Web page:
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West Derby Castle

In the civil parish of Liverpool.
In the historic county of Lancashire.
Modern Authority of Liverpool.
1974 county of Merseyside.
Medieval County of Lancashire.

OS Map Grid Reference: SJ39709348
Latitude 53.43454° Longitude -2.90887°

West Derby Castle has been described as a certain Timber Castle.

There are cropmark/slight earthwork remains.

This site is a scheduled monument protected by law.

Description

Only faint traces remain of the once important little castle. A circular depression marks the site of the moat around the castle mount. To the SW a contiguous elevated area is the interior of the bailey, which is encircled by a depression some 2 to 3 feet deep which is the course of the fosse. Circa 1817 the Lord of the Manor Mr Gascoigne, had the castle mount and bailey levelled by filling in the fosses; but their positions are still discernible. The Castle fell into disuse about the middle of the 13th century and never attained walls of masonry, and was probably only in use for some 180 to 190 years (VCH). The Castle site was excavated by Professor J P Droop in July-August 1927. Trenches were dug across the dividing ditch between the motte and bailey and across the bailey ditch. The first trench revealed that the dividing ditch was in fact two 'V' shaped ditches with a central 'island'. The other ditch showed that the banks on the sides of the bailey ditch had been artificially raised. Also a 3m 'square' oak beam framework was uncovered at the bottom of the ditch. S E Rigold in discussing the excavation identifies the oakbeam structure as a short bridge at the entrance across the bailey (Droop, 1928; Rigold 1975). Excavations on the site of West Derby motte and bailey revealed a substantial shallow negative feature running E-W, at least 26m long and 8m wide, this may have been associated with the motte ditch or an early mill site. In the 14th or 15th century a house with hearth and partition, remodelled with a stone fireplace or ?chimney, was built over the infilled ditch (Gainster, 1990). West Derby motte and bailey castle. Built c1100 AD by Roger de Poitou and subjected to repairs in 1197 and 1202. Between 1199 and 1216 it was known to have been defended by 140 footman and 10 knights and crossbowmen. Between 1218 and 1227 considerable expenditure was incurred by repairs to the drawbridge and garrison quarters in the bailey. The castle was abandoned by 1297 and levelled in 1817. (PastScape)

Despite the monument's present levelled appearance, the base of the motte, the bailey and enclosing moats at West Derby castle remain reasonably well preserved. Limited excavations have confirmed that significant archaeological remains survive at the site. These include ditches and an outer rampart around the bailey. The excellent survival of waterlogged material, including major timbers, in and adjacent to the moats are especially noteworthy. Further similar remains will survive across the monument.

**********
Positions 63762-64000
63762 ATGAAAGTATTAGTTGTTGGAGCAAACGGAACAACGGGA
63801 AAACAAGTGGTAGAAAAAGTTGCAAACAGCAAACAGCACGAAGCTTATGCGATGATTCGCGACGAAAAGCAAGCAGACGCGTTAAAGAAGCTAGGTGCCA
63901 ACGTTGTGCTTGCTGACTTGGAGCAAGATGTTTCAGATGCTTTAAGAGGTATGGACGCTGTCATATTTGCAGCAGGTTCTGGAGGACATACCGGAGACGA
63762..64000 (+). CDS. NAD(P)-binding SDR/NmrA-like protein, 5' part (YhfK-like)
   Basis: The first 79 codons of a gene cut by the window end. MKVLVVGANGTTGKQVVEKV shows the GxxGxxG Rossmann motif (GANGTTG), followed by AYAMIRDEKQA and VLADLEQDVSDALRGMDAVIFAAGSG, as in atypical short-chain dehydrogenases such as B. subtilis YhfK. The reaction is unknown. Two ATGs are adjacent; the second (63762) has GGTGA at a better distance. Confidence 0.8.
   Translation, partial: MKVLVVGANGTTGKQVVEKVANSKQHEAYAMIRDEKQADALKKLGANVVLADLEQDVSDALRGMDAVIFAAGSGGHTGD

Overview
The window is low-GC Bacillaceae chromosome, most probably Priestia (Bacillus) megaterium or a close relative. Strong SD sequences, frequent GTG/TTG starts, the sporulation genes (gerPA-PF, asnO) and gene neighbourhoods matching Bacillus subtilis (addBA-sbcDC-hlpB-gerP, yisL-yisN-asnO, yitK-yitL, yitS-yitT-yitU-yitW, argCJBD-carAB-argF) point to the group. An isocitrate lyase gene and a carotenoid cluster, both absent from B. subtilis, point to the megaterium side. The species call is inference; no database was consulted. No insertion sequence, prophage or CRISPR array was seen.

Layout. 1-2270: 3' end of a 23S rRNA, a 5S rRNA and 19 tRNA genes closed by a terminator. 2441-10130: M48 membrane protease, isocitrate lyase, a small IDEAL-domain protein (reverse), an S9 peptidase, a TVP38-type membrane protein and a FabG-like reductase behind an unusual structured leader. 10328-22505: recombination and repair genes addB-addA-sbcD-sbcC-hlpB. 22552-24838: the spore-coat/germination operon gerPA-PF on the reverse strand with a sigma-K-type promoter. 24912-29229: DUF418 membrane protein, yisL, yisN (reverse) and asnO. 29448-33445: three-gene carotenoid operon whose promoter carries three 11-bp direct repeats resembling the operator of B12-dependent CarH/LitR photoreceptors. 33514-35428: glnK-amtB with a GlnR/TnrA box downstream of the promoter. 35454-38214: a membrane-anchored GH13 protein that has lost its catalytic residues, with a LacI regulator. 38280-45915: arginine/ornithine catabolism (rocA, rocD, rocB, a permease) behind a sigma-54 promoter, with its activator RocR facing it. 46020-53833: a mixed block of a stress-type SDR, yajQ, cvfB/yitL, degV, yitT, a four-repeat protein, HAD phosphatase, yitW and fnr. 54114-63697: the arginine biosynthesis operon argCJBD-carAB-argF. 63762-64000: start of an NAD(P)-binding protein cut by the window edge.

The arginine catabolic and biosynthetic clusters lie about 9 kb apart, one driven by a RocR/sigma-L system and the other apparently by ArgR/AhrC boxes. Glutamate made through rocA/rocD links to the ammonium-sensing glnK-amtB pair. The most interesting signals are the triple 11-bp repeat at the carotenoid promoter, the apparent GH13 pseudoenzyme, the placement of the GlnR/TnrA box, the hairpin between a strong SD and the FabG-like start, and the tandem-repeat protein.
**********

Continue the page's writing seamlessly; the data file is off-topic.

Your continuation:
The monument is the motte and bailey castle at West Derby. The site includes a flat open area bounded on all sides by roads. Within this open area lie the buried remains of the castle which include the western half of the motte, the bailey, a double ditch separating the motte and bailey, the outer ditch flanking the bailey, and remains of an outer rampart. The remainder of the motte and surrounding ditch originally lay to the northeast of the scheduled monument in the area crossed by Parkside Drive and the houses and gardens beyond this. This area is not, however, included in the scheduling as the extent of survival of archaeological remains here, if any, is uncertain. The monument was built by the Norman baron Roger de Poitou about 1100 and was subjected to repairs in 1197 and 1202. Between 1199 and 1216 it was known to be defended by 140 footman and 10 knights and crossbowmen. Between 1218 and 1227 considerable expenditure was incurred by repairs to the drawbridge and garrison quarters in the bailey. The castle had been abandoned by 1297 and the site levelled in 1817. Limited excavation of the monument in 1927 located well preserved timbers in the outer ditch that were interpreted as the drawbridge supports. Late 13th-14th century pottery, metal, leather and horn or bone was also recovered. Further limited excavation in 1956 and 1957 located in situ timber consistent with the position of a palisade around the bailey. Well-preserved organic material was also encountered in the ditches between the motte and bailey. (Scheduling Report)
Comments

The Pipe Rolls of 1213 records a garrison in West Derby castle of 140 foot soldiers, 10 Knights and 10 Crossbow men. This seems an exceptionally large garrison for a small castle, although this was the centre for the Hundred of West Derby and, perhaps, some of these troops were stationed elsewhere in the Hundred. However it may also be that this payment was for the costs of upkeep of these troops staying at the castle whilst awaiting military service in Wales or Ireland.
The castle was superseded by Liverpool Castle in the C13.
Links to archaeological and architectural databases, mapping and other online resources

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Sources of information, references and further reading
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This record last updated before 1 February 2016

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